Log In

Come Join Us!

Are you an
Engineering professional?
Join Eng-Tips Forums!
  • Talk With Other Members
  • Be Notified Of Responses
    To Your Posts
  • Keyword Search
  • One-Click Access To Your
    Favorite Forums
  • Automated Signatures
    On Your Posts
  • Best Of All, It's Free!
  • Students Click Here

*Eng-Tips's functionality depends on members receiving e-mail. By joining you are opting in to receive e-mail.

Posting Guidelines

Promoting, selling, recruiting, coursework and thesis posting is forbidden.

Students Click Here


PE License Electrical Drawing Training Course

PE License Electrical Drawing Training Course

PE License Electrical Drawing Training Course

Hi! My name is Mike. I work as an electronics engineer for an aerospace company doing systems/software engineering.

I recently earned my PE license in Electrical (I have a BSEE). I would like to learn more about how to create/review electrical drawings and how to calculate various electrical load calculations for residential/commercial buildings.

Can someone please refer a good course/training to learn more about the practice of electrical design drawings/electrical calculations? Also, what software tool would you recommend for designing electrical drawings? Finally, I am open to any tips/suggestions you may have.


RE: PE License Electrical Drawing Training Course

Huh... you were able to get a PE license without knowing drafting or AutoCAD or how to do load calcs? Wow, times have changed... maybe I should go back and go after mine again!

Most companies use AutoCAD or a derivative of that for doing drawings, you can get training from any of the vendors, probably fee based. Load calc and system design software packages that I see used most often out there are ETAP and SKM Power Tools, they too offer training, definitely fee based. Those are good places to start.

" We are all here on earth to help others; what on earth the others are here for I don't know." -- W. H. Auden

RE: PE License Electrical Drawing Training Course


Thanks for your response! It was very helpful. Yes to answer your question regarding the PE Exam... Back around 10 years ago (2009), NCEES decided to split the PE Electrical Exam into 3 different modules. There is Power, Computer, and Electronics/Controls/Communications. I took the electronics test. Here is the syllabus in case you are curious: https://ncees.org/wp-content/uploads/Electronics-C...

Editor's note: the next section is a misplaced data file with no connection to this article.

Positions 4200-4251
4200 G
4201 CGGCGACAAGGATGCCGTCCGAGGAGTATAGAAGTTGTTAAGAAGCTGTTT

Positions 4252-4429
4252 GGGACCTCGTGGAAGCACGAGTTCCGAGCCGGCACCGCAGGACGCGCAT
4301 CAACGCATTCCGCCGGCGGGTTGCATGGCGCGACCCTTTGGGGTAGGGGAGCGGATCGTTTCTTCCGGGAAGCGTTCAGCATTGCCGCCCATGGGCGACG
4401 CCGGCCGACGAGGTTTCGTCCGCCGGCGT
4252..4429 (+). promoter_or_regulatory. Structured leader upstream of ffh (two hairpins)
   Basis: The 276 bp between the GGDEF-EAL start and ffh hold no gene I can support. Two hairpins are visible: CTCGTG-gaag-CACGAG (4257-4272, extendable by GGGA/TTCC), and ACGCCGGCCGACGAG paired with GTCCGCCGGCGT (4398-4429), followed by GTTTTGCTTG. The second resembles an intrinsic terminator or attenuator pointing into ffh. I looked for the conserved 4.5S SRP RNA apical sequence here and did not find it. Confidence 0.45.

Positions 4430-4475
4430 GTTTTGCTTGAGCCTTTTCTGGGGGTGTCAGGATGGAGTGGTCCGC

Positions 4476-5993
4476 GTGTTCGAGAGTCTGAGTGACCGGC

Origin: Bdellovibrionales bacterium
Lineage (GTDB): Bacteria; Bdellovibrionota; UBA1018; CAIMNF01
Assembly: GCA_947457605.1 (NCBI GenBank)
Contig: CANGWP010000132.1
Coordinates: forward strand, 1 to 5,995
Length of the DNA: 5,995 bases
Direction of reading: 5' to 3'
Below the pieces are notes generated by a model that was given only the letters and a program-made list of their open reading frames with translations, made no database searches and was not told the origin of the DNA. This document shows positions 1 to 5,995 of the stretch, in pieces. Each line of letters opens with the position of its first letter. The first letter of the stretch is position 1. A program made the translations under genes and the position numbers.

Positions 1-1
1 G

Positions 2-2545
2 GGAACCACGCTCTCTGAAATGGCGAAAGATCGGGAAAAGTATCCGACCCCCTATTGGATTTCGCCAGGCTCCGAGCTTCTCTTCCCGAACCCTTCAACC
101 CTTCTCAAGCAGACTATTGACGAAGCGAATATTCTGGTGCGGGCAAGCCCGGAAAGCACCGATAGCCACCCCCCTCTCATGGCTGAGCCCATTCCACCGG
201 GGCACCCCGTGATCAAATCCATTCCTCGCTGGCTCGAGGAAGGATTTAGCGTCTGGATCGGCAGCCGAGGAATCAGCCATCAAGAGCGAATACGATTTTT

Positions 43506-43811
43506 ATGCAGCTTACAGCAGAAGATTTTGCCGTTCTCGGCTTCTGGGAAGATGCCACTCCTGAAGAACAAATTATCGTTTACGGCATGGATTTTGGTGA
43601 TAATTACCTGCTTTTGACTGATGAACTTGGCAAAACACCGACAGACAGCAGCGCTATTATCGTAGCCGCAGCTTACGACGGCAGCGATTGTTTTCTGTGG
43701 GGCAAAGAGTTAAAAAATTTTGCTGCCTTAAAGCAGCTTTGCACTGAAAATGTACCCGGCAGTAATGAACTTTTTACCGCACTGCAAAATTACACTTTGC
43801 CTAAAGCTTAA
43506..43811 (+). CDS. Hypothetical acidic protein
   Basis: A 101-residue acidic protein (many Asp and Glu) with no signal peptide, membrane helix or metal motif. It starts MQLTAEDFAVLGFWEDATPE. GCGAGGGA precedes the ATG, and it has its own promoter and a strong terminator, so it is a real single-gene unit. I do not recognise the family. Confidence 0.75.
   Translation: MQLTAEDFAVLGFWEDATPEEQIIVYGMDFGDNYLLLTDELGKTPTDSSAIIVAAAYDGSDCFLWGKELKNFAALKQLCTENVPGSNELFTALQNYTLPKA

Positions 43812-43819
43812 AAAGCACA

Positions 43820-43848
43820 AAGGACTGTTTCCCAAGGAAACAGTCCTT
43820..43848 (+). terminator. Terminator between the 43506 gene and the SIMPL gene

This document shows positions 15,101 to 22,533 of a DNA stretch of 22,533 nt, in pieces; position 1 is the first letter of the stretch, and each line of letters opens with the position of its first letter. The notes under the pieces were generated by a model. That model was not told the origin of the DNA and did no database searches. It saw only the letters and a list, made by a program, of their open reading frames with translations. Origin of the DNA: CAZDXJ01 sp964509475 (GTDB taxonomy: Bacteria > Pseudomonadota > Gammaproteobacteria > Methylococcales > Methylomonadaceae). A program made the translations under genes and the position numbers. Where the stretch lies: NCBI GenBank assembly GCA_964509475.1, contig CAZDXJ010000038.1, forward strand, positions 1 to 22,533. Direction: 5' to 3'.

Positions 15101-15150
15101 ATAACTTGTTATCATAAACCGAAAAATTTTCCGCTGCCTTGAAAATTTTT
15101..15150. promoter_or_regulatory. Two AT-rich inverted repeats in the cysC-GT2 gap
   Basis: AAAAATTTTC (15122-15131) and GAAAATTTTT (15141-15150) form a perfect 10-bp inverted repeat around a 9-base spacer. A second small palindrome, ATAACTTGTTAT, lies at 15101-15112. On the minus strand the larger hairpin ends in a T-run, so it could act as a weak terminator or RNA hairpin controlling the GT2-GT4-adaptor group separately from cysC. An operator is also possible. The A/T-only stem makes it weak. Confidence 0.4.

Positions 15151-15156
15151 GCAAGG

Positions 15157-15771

I'm an electronics engineer in the aerospace/defense industry (10 years)... and we don't use Revit/Autocad or do load calculations (but I did some in school). In fact, we really don't have any PEs in our industry. I took the PE exam as a personal challenge to myself and to re-learn topics I had forgotten over the years.

I would like to figure out a way to utilize my PE license for consulting.. From what I've gathered the best field to do so is in construction? Or do you know of other industries where a PE might be useful? I know that I have a steep learning curve ahead of me but I'm willing to take 2 steps back -- if I can move 3 steps forward. I'm open to switching industries to learn what I don't know.

May I ask what kind of engineering consulting in particular you do? Do you have other career suggestion/tips? Would you think I should take a job with MEP design firm or would it be better to start with a power utility company?

PS. Would there be a better way for me to contact you to maybe chat? I couldn't figure out how to send a private message on eng-tips.com either... Do you know if there is a way?

Red Flag This Post

Please let us know here why this post is inappropriate. Reasons such as off-topic, duplicates, flames, illegal, vulgar, or students posting their homework.

Red Flag Submitted

Thank you for helping keep Eng-Tips Forums free from inappropriate posts.
The Eng-Tips staff will check this out and take appropriate action.

Reply To This Thread

Posting in the Eng-Tips forums is a member-only feature.

Click Here to join Eng-Tips and talk with other members!


eBook – How to Choose the Correct Corrosion Testing Method
When designing a metal component, engineers have to consider how susceptible certain alloys are to corrosion in the final product’s operating environment. In a recent study by NACE (National Association of Corrosion Engineers), it was estimated that the direct and indirect costs of corrosion in the United States is approximately 6.2% of the GDP. In 2016, that cost exceeded $1 trillion dollars for the first time. Download Now

Close Box

Join Eng-Tips® Today!

Join your peers on the Internet's largest technical engineering professional community.
It's easy to join and it's free.

Here's Why Members Love Eng-Tips Forums:

Register now while it's still free!

Already a member? Close this window and log in.

Join Us             Close